Bikes of every description get racked, strapped, hitched, stored in, on and around all kinds of truck camper rigs. Do not miss the tandem bikes, e-bikes, and electric unicycle. That’s right, an electric unicycle for goodness sake!
It’s no secret that truck campers love bikes and are extremely clever at finding ways to bring their favorite bicycle on the road. What’s news is how many of us have bought electric bikes. With names like Juiced RipCurrent S, Addmotor Motan, Townie Go, RadMini, RadRover, and RadCity, we just learned about whole new world. Out of the 50 or so bikes readers reported, about 20-percent are electric! Who knew?
Then there are two tandem bikes and a long list of high-end performance bikes. Evidently, bike makers are a lot better at naming their products than truck camper manufacturers. Why can’t campers get cool names like the Specialized Stumpjumper, Cannondale Quick, Norco Plateau, Kona Cinder Cone, and Trek Rumblefish? Rumblefish! Love it.
Finally, Michael C. really takes us for a loop by camping in a Chevy Volt that he charges at campgrounds (brilliant) and an electric unicycle (insane). Normally he’d get the boot for not camping in a truck camper, but his sheer originality (and cunning) leaves us speechless. Here’s to you Michael! Charge and travel.
“I always bring my fat tire electric Rad Mini. It is sold by Rad Power Bikes out of Seattle. I’ve never had so much fun exploring pathways, dirt trails and riding through small towns. Being an electric bike and foldable it makes it so easy to take with us wherever we go. However, I’ve never used it in the folding position. Weighing 52 pounds I would not be able to put it in the backseat.
I carry it on the back hitch with a drop down bike carrier which I had to shorten by 10″ so that the tires would touch the ground when I’m ready to unload. This same carrier will also fit my front hitch which I don’t like using due to bug splatter. If the weather is bad I cover the bike with a motorcycle waterproof cover which has been very effective in keeping the bike clean.” – Roger Odahl, 2008 Ram 3500, 2004 Eagle Cap 950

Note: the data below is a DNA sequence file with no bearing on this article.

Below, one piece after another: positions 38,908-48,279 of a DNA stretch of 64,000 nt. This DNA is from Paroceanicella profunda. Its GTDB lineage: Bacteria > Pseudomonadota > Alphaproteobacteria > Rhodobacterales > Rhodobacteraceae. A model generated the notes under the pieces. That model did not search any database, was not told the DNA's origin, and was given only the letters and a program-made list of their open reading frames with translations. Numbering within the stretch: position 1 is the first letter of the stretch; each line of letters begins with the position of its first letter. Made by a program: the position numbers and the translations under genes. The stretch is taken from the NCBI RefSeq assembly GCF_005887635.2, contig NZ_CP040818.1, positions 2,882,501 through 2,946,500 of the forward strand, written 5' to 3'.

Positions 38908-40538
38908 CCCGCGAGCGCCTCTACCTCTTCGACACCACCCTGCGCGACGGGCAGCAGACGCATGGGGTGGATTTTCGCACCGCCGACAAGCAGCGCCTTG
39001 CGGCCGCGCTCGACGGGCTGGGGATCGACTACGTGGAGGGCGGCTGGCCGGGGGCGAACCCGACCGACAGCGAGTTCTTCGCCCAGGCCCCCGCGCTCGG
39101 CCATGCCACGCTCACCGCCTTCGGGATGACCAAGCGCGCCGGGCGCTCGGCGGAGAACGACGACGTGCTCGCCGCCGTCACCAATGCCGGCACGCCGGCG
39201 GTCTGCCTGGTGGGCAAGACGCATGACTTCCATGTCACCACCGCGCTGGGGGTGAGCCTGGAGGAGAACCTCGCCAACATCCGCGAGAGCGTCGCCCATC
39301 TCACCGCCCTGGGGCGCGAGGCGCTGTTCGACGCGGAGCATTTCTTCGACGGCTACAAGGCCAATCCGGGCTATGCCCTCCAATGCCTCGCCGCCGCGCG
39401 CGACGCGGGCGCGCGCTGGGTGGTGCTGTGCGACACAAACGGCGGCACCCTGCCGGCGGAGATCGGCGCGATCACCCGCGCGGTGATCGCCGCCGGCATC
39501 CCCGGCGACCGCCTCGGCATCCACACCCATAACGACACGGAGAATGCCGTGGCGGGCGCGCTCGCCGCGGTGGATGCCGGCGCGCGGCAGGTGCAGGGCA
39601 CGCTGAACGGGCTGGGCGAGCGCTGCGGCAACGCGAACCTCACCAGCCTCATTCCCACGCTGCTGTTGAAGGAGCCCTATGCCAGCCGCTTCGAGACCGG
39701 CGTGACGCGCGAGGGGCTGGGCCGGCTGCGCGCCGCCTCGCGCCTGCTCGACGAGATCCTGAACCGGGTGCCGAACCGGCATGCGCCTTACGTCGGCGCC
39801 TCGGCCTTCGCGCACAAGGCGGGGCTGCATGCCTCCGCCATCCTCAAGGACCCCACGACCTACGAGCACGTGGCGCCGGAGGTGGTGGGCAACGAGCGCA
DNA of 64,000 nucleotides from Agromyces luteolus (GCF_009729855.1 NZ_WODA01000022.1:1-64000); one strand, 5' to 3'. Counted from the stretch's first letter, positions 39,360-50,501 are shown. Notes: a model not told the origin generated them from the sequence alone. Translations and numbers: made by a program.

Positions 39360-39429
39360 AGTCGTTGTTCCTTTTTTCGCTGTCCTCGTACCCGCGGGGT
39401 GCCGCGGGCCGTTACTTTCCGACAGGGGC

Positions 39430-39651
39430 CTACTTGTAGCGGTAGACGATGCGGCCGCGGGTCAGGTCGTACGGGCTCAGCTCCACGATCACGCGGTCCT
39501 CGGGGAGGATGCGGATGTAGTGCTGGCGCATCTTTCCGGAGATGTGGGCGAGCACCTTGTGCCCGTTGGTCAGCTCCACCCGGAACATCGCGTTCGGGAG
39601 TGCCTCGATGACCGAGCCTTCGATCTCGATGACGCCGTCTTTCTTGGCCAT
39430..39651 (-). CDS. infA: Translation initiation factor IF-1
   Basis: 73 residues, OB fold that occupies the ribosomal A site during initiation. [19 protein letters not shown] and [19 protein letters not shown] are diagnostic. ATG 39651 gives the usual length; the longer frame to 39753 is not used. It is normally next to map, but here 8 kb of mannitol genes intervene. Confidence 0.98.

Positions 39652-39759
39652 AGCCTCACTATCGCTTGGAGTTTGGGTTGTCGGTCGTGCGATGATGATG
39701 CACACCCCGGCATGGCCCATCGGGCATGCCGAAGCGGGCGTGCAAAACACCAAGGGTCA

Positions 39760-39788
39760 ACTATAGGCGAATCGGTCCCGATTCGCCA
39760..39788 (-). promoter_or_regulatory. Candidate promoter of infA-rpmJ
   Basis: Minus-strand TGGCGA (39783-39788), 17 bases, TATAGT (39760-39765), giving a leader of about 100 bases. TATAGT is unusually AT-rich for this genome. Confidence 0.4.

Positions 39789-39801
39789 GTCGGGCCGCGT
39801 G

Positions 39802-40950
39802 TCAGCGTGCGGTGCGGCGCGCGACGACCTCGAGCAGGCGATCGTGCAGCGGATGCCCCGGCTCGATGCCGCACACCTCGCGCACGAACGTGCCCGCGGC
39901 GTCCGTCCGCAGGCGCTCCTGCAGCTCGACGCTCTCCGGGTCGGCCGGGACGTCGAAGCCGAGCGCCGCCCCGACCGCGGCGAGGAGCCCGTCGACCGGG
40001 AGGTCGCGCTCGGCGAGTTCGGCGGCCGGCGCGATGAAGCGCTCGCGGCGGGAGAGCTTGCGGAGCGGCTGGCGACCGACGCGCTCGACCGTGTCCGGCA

“We have Dillenger electric bikes; a 2016 Explorer and a 2017 Leopard. Both are folding bikes. The handle bars fold down, the peddles are removed, and they fit in back cab. I put pillows between them when we travel.” – Joseph Tamulevicius, 2017 Chevy 2500HD, 2016 Palomino SS-1240
“We are fairly serious mountain bikers and usually build our itineraries using Trailforks (mountain biking trail database) and MTB Project (mountain bike trail maps).
We’re currently riding a Trek Rumblefish and Specialized Stumpjumper. We keep them on the front of our rig. Mud and dust accumulation on the back would be problematic, to say nothing of the storage challenges.
To accomplish that, we put on an aftermarket Buckstop Bumper with an integrated 2-inch receiver. We remove the bike front wheels and seats to keep our site-lines clear. Fortunately, headlights are not really impacted.” – Bob Eckert, 2017 Ford F350, 2015 Lance 825
“I have a 2017 Specialized Fatboy with an electric bike conversion from Hi-Power Cycles.
I have been strapping it vertically on the rear bumper of the camper, but I want to move to a front receiver hitch mount to keep it clean while traveling on dirt roads.” – Dirk Keeler, 2017 Ford F350, 2018 Cirrus 820
“I have a Cannondale Quick 24-speed hybrid. It lives in the back seat on a fork mount. The fork mount is attached to wood, which is velcroed to the under seat storage bin. The wood is necessary to allow the handlebar/brake to clear the folded-up truck seat.
I found out the hard way that the bond where the velcro is glued to the bin isn’t strong enough for heavy braking. So now there are two quick-release backpack accessory straps between the front of the bike and the front and rear seat headrest poles that hold the bike in place.